Thankfully, there is no conclusive research proving that our collective addictive response to music is harmful. In fact, dopamine release is vital to humanity’s survival and ongoing happiness. While addictive drugs may break down the human body in various ways, music only lifts spirits and encourages community.

SOURCES: 

Anatomically distinct dopamine release during anticipation and experience of peak emotion to music

http://www.nature.com/neuro/journal/v14/n2/abs/nn.2726.html

Addiction Watch: If Love is a Drug, Can Music be One Too?

http://newsfeed.time.com/2011/01/11/addiction-watch-if-love-is-a-drug-can-music-be-one-too/

Blair Jackson

http://www.blairjackson.com/about.htm

Nielson Study: Music fans could spend up to $2.6B more annually

http://www.nielsen.com/us/en/insights/news/2013/turn-it-up--music-fans-could-spend-up-to--2-6b-more-annually.html




 

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Pop music forces a homogenous sound upon the masses; They don’t seem to mind

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Pop music forces a homogenous sound upon the masses; They don’t seem to mind

While tastes in music vary widely from one generation to the next, with each complaining about the unsuitability, volume, or subject matter of the others’ favorite tunes, our suspicion that the overall quality and originality of modern pop music is declining rapidly is now supported by science.

In Measuring the Evolution of Contemporary Western Popular Music, a study conducted by Joan Serra at the Artificial Intelligence Research Institute in Barcelona, we see hard evidence that music offers less diversity and more volume than in years past. In fact, fans of the genre experience roughly the same ten chords, a decrease in recording technique diversity, narrowing of instrument types, and a near total loss of unusual transitions within the music.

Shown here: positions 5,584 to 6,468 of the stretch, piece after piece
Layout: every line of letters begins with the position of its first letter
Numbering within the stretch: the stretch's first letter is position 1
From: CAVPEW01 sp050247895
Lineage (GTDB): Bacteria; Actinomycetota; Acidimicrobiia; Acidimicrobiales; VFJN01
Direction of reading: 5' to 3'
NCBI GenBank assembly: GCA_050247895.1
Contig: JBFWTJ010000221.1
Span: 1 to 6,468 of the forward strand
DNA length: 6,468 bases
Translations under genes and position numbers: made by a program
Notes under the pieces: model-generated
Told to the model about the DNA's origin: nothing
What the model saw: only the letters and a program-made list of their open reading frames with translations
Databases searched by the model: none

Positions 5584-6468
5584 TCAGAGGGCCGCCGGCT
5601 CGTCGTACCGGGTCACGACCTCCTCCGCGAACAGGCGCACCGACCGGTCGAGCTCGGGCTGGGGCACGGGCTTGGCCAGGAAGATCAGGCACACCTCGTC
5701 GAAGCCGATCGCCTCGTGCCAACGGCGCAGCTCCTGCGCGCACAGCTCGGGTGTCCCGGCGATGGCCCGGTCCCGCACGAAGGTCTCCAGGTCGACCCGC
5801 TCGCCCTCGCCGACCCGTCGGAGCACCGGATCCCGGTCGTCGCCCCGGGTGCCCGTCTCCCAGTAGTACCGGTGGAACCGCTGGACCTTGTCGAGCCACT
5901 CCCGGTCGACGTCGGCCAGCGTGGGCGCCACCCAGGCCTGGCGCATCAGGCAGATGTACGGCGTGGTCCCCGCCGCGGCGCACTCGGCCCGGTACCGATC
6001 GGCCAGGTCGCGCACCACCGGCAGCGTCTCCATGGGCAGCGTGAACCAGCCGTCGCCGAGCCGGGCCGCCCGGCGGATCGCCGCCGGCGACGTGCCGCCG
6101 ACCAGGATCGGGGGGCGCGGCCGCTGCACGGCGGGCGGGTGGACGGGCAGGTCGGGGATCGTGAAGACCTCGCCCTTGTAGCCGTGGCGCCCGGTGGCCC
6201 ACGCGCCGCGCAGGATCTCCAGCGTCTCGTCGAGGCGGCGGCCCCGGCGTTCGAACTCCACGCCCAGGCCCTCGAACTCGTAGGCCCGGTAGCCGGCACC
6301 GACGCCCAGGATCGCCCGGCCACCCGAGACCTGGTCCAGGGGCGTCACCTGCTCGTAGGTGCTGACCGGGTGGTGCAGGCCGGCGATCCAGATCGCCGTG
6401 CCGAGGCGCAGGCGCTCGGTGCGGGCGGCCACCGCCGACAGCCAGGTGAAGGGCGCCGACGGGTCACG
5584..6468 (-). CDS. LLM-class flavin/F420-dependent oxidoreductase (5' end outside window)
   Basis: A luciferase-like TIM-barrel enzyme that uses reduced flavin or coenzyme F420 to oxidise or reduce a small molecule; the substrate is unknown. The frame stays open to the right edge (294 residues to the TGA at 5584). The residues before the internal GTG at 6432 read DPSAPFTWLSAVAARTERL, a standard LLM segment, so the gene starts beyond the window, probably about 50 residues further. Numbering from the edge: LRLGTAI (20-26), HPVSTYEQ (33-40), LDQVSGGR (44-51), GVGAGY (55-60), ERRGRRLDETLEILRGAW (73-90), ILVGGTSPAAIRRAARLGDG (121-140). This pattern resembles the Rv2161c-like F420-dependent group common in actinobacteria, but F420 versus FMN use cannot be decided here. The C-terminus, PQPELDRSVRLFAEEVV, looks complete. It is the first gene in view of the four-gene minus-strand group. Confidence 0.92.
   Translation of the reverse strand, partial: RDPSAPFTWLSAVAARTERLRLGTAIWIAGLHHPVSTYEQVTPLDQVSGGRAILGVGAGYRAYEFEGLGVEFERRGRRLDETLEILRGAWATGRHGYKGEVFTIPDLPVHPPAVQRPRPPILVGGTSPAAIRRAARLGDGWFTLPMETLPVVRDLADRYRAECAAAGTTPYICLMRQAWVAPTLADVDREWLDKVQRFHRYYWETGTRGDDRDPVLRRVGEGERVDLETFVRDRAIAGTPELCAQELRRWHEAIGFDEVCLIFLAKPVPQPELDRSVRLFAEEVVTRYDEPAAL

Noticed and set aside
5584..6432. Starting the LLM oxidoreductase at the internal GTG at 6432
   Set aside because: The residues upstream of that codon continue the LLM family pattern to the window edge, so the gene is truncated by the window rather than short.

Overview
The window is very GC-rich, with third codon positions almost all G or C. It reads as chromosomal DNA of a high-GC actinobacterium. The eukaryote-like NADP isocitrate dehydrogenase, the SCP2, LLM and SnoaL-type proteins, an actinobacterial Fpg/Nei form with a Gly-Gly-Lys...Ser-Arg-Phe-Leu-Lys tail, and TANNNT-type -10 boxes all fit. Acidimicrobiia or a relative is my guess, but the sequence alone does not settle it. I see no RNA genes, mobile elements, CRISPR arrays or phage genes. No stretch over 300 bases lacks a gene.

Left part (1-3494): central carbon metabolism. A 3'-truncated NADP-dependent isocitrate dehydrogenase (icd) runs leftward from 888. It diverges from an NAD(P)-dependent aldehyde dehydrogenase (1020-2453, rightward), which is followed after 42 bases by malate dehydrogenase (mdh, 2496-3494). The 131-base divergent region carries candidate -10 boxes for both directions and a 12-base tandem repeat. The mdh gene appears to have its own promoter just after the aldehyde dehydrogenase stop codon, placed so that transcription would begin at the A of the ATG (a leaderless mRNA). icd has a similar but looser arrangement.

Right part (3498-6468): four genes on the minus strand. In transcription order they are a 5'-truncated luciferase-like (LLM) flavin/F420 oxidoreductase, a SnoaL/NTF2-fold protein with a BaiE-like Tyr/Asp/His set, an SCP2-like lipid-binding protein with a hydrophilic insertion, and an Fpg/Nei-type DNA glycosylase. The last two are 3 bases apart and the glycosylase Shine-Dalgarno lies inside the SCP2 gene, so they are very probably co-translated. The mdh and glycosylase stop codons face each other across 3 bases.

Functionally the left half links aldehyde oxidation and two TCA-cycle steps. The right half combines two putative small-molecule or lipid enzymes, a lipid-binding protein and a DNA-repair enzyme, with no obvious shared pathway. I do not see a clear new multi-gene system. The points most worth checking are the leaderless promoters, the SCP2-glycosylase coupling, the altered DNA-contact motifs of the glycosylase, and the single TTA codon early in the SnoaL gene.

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Piano Lessons Make Kids Smarter

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Piano Lessons Make Kids Smarter

While we know that Einstein grew up in a household were music was highly valued, and as a child and adult he dearly loved playing the violin and the piano, the exact correlation between practicing and learning a musical instrument and an uptick in intelligence was relatively unknown until recently.

Researchers at the Laboratories of Cognitive Neuroscience at Boston Children’s Hospital published the findings of their study in September of 2015. They set out to answer questions about the differences between the cognitive function of children with years of musical training, and children who have not taken any music lessons.

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10 Jazz Musicians Every Music Lover Should Hear

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10 Jazz Musicians Every Music Lover Should Hear

Jazz has often been referred to as America’s classical music.  A fairly young genre of music when you consider the comparison to classical, but Jazz has been around long enough to evolve over time.  Throughout its transformation, its distinctive sound has won the hearts of minds of millions across the globe for decades.  Sadly, many Americans have overlooked this music and that is just a human tragedy.  Count me among the lovers of Jazz and as such, I’d like to help you avoid that tragedy with you 10 Jazz musicians every human should hear.

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10 Musicians Who Were Awarded the MacArthur Foundation “Genius Grant”

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10 Musicians Who Were Awarded the MacArthur Foundation “Genius Grant”

Not all accolades in the music industry consist of record sales and Grammys.  Granted, those would be nice, but the music industry consists of more than pop stars.  It is any individual with a passion for music and the audacity to chase it.  The MacArthur Foundation is an organization dedicated to advancing society by supporting those with the potential to contribute to it in a significant manner. The Fellowships come with a stipend of $625,000 over five years—No strings attached. It is definitely one of the greatest grants a musician could ever desire. Let me introduce you to 10 Musicians who were awarded the Macarthur Foundation Genius Grant.